Most budget cuts occur during economic slowdowns or recessions, which is usually when tax revenues decline. They are rare during booming times when the economy is strong, because there are usually enough revenues going into government coffers to take care of spending needs.

Who Makes the Cut?

  • Government officials, including lawmakers, are responsible for making sure budgets are balanced. They do this through a series of financial planning meetings where they gather information about the spending needs of government departments.

Health Care

  • Health care services include the operation of hospitals and clinics. Budget cuts could lead to a reduction of their staffs, including doctors and services. Cuts can also lead to the closing of some clinics, and in worst-case scenarios, hospitals could be closed.
    Patients receiving prescriptions at discounted rates may lose that benefit. Programs that offer free check-ups, dental and vision screenings and other services could be scaled back or eliminated because of budget cuts.

Transportation

  • Roads and highways are in constant need of either being built or repaired. While citizens may see projects for them as being desperately needed, officials often have to turn to transportation projects as a way to make budget cuts. They do this by delaying projects, scaling them back or canceling them all together.

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How to Plan a Budget Cut in Nursing


Budget cuts are inevitable in any business when revenues decrease and expenditures increase, and this is true for health-care facilities such as hospitals, doctor offices and nursing homes. The nursing budget can be one of the areas administrators try to pare down to improve the bottom line.

Tips


  1. Notify staff about impending budget cuts. When business is down and money is short in health-care, most staff members and nurses know it. Let everyone know that budget cuts are going to occur before you even decide what exactly is getting cut. This prepares them for staff reductions and cost-cutting measures that may be employed in the future.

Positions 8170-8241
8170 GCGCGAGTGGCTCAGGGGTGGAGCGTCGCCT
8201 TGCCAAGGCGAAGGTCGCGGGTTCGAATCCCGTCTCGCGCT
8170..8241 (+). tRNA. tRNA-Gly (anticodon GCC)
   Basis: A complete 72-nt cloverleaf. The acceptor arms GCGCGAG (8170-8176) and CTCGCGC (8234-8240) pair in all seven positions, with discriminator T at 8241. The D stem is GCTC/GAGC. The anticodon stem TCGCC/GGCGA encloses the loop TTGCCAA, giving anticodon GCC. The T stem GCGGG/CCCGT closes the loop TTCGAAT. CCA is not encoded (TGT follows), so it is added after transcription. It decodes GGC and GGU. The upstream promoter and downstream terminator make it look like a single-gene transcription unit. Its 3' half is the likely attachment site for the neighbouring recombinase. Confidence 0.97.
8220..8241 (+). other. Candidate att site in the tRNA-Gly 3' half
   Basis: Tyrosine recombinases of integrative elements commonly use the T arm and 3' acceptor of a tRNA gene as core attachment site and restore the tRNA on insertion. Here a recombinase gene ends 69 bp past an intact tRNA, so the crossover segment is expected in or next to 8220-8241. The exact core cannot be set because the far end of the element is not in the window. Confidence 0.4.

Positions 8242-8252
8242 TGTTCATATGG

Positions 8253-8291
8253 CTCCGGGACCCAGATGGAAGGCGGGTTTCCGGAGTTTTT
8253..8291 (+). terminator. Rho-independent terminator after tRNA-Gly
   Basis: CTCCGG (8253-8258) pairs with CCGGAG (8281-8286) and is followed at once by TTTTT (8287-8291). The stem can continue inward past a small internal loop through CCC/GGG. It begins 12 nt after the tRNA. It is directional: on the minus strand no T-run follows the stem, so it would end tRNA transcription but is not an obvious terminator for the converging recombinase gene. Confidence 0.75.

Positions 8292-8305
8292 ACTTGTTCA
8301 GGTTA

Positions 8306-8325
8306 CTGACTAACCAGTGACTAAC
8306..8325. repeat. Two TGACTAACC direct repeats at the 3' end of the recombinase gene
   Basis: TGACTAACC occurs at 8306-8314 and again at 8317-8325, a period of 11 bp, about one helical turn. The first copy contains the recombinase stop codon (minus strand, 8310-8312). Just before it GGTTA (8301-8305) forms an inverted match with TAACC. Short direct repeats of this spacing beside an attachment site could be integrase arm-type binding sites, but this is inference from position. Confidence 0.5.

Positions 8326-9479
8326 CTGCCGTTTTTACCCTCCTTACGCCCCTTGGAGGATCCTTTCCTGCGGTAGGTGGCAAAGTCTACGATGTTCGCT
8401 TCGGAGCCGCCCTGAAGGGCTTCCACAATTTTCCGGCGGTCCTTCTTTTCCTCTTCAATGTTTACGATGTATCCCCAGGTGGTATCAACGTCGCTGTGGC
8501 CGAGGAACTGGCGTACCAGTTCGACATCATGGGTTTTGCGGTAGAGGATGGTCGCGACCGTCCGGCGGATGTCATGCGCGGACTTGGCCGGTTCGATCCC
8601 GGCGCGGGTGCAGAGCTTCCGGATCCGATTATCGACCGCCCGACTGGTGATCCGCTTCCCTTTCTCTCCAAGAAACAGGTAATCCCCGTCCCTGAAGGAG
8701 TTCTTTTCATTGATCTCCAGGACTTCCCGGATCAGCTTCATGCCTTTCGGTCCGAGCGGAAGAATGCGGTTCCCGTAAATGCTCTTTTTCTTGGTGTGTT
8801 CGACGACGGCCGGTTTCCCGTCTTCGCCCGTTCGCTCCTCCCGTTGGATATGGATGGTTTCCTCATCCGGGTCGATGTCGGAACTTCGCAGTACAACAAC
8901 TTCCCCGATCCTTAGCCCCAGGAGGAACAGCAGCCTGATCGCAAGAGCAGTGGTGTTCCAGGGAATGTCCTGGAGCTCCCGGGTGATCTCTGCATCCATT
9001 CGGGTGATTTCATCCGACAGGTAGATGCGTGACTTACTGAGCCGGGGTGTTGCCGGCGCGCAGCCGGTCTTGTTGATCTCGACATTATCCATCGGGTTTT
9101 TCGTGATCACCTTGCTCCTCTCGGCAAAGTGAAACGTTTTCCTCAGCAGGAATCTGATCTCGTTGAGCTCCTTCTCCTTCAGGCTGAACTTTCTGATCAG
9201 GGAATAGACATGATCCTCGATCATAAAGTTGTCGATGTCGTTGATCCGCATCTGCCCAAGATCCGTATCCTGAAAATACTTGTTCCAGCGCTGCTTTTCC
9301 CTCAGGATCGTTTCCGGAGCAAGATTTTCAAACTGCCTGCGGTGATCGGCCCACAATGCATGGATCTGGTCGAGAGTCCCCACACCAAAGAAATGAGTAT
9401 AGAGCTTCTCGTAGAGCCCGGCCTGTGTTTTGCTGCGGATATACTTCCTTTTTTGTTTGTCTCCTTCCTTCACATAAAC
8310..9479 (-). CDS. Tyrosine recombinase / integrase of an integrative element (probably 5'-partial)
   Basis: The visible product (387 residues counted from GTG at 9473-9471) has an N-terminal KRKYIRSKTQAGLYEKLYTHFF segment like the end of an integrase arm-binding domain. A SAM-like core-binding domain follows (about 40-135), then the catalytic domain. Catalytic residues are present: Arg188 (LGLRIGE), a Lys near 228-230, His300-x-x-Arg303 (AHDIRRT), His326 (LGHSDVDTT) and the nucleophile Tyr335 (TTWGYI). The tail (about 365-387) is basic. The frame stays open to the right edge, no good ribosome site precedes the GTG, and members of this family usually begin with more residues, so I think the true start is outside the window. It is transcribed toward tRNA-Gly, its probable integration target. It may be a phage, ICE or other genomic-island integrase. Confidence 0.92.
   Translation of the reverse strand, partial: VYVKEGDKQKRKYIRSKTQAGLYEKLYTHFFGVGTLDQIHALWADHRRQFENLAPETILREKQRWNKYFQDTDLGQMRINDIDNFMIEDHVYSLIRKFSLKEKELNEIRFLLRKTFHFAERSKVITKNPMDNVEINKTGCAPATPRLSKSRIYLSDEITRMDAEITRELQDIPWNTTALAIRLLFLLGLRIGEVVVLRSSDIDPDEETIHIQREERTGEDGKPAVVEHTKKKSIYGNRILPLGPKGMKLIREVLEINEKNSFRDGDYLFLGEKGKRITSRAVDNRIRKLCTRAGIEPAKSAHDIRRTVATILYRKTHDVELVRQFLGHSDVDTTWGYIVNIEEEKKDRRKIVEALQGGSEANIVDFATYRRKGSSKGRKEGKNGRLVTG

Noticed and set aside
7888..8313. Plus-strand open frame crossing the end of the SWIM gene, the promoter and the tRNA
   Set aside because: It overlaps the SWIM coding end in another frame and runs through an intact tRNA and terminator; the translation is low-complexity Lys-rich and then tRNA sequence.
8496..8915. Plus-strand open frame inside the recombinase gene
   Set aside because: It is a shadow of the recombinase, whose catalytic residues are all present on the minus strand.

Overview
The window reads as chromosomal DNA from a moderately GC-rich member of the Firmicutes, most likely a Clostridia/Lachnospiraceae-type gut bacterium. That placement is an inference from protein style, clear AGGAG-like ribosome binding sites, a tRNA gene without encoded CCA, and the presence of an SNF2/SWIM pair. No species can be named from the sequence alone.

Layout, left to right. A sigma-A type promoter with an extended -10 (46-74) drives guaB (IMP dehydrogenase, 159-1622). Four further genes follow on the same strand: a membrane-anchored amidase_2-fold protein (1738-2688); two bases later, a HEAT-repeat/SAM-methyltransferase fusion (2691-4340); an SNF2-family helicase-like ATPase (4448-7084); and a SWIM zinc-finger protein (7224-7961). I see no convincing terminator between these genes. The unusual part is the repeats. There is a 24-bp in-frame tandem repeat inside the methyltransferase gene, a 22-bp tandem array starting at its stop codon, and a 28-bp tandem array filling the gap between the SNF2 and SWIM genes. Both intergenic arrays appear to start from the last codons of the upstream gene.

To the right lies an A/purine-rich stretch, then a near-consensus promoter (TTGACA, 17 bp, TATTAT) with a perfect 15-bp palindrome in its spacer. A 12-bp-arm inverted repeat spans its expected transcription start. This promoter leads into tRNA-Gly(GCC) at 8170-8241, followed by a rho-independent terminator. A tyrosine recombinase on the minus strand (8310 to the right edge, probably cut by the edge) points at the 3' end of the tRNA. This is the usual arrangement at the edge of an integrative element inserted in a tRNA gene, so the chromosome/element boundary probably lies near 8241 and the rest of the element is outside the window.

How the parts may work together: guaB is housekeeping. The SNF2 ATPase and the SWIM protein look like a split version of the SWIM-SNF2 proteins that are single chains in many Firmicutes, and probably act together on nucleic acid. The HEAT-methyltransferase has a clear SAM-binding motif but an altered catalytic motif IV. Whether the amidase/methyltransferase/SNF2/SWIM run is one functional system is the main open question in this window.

2. Allow staff to provide suggestions for budget cuts. Nurses and other staff in a medical facility are often aware of excess spending that occurs in their specific area. They may be able to provide suggestions on purchases that can be cut or a way to reduce expenses that will have minimal effect on duties and performance while saving the organization money.
  3. Make a short-term and long-term plan. Unfortunately, you don't always have a clear indication in nursing or health-care of how long a budget cut will last. You may only need to cut back on expenses for one year, or the deficit could last much longer and require cutting expenses for several years. As a health-care organization or nursing department, you need to determine a short- and long-term plan for making it through the budget woes you're currently facing.
  4. Determine what types of cuts would be best to make. Look at services, staffing, hours, purchasing, employee benefits and any other expenses that may have room for reduction.
  5. Make the tough decisions. One of the hardest budget cuts you may have to make in nursing is cutting staff or reducing the hours each employee can work. Be sure to consult with key people in the organization to ensure that your cuts do not have a detrimental effect on patient care. Also be sure to consult with your Human Resources department to be sure that the cuts you are making are fair and legal.
  6. Make a plan for how the company will continue after the cuts are made. Your remaining nursing staff will be looking for reassurance and leadership and will want to know how their jobs might change.
  7. Make a plan for notification and departure. If you are laying people off, notify them as quickly as possible so that word can not spread before people learn that their jobs were eliminated.
  8. Announce the cuts. Be sure to plan meetings that are convenient for all effected. Invite key managers and Human Resources staff to attend to help answer questions your staff may have. Be honest, even if you have to tell the staff that you are not sure what the future holds. Trust is key when cutting a nursing budget.
  9. Arrange for services of laid-off workers if you can afford it. Look for companies or government agencies that can provide counseling and placement services for people who have lost their jobs. Providing this type of package shows current and former staff members that your company cares about them.


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How to Cut the Office Supply Budget


Businesses everywhere try to save money any way they can, especially if it prevents laying off employees. Smaller companies have a hard time financially as it is. There are many things that companies of any size can do to help save money around the office. The office-supply budget is one place where companies can cut back and save a few bucks. Look at last year's budget and plan to spend less this year.